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The Geek Generation and how we can keep them healthy

The Geek Generation and how we can keep them healthy

We’re breeding a generation of young people who will be using tablets, phones and laptops at an earlier age than any ever before.

But however scary it is that a three-year-old can tap away at an iPad after entering his mum’s pin number – ‘who taught him THAT!’ – it’s more their physical health that we should be concerned with, rather than our compromised privacy.

Of course, that is an issue, but that’s for another blog. In this one, we want to be sure that your young people aren’t storing up health problems for later in life.

• Ergonomics

The current breed of laptops and tablets encourages casual use while sprawled on settees, while lying in bed, or while sitting at kitchen breakfast bars.

But to avoid strain on muscles, joints and eyes have a properly set-up desk for longer periods of working. Study and homework should be carried out at a proper desk with a comfortable chair, ensuring that eyes are looking up and out rather than down, otherwise hunched shoulders, aching necks and damaged elbows and wrists will follow.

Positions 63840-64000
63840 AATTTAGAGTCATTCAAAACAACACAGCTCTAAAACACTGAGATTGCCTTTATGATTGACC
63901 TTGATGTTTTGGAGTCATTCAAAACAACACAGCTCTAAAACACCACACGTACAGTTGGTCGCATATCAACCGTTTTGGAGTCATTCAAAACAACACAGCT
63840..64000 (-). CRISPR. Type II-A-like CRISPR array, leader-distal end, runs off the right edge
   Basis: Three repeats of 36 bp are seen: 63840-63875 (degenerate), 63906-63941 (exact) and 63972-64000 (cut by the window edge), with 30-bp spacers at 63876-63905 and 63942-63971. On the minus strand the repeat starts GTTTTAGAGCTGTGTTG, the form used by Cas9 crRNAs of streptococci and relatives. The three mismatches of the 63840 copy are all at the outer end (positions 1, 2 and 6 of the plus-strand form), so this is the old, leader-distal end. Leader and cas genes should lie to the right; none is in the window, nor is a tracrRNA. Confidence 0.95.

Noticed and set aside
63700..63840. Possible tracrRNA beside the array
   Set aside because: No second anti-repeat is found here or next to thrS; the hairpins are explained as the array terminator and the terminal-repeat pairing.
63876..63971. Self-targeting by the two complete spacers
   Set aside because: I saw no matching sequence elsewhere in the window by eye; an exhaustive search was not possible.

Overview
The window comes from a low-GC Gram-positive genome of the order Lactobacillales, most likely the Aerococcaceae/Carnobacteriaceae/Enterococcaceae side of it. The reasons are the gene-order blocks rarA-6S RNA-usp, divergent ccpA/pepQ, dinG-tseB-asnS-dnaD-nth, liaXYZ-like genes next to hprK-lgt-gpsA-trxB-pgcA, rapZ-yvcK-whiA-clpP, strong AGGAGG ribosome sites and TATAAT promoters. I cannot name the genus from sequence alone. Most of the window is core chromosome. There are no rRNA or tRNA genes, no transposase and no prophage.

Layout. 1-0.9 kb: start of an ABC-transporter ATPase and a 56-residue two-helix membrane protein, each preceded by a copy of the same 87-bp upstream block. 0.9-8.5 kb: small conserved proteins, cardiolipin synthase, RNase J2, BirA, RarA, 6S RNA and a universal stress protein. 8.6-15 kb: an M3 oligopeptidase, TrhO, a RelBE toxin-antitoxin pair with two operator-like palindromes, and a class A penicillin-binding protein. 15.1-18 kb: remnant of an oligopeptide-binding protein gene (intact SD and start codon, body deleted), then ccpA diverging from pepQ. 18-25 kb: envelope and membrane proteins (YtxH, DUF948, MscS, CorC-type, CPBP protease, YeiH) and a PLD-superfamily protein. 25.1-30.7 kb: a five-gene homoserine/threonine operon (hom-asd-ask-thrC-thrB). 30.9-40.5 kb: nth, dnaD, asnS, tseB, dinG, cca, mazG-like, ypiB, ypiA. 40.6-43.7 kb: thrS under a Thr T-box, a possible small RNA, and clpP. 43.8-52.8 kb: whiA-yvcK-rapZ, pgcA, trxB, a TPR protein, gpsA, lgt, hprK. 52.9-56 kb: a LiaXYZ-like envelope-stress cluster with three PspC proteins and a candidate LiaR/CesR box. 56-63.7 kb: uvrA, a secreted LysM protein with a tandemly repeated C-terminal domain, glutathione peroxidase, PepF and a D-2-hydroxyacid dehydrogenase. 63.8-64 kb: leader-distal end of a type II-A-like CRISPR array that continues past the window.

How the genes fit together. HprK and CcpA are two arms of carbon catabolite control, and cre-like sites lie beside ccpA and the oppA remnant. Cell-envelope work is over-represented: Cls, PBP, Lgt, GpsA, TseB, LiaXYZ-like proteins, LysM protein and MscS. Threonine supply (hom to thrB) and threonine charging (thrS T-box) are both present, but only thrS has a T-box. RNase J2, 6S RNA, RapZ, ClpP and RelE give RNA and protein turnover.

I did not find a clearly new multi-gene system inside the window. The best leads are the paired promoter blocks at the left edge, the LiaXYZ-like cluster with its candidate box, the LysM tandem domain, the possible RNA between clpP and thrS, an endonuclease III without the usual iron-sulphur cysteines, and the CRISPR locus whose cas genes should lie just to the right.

Bear in mind that as children grow, so their desks and chairs will need to be adapted too.

• Choice of machine

Desktop computers are still best for longer periods of working. Laptops and notebooks are appealing but it’s much harder to get the monitor in a good position. And if laptops are used on … well, laps … beware of the heat coming off the machine. Use a specially made stand or tray.

• Full-size?

Just as children have their first taste of riding a bike on one that’s their size, the same should apply with computers. You can buy keyboards and mice that are designed for smaller hands and fingers, so take the trouble to shop around for suitable equipment.

This will not only make it easier for them but it will be healthier.

• Breaks

Frequent breaks are key to operating any machinery safely and the same applies to computers. Most mobile phones have a timer which can help alert you that it’s break time. If not, set the dinger on the oven to remind everyone that it’s time to leave the screen and keyboard for a stretch and some fresh air.

Encourage other activities other than computer games. Rather than playing tennis on the Wii how about a proper game of badminton in the garden?

• Not too late

Establish good working patterns for finishing at the computer well ahead of bedtime. If the brain is still fizzing with activity – whether that be a game or some homework – it’s much harder to get to sleep.

Set a good example yourself, because young people learn behaviour from their parents.


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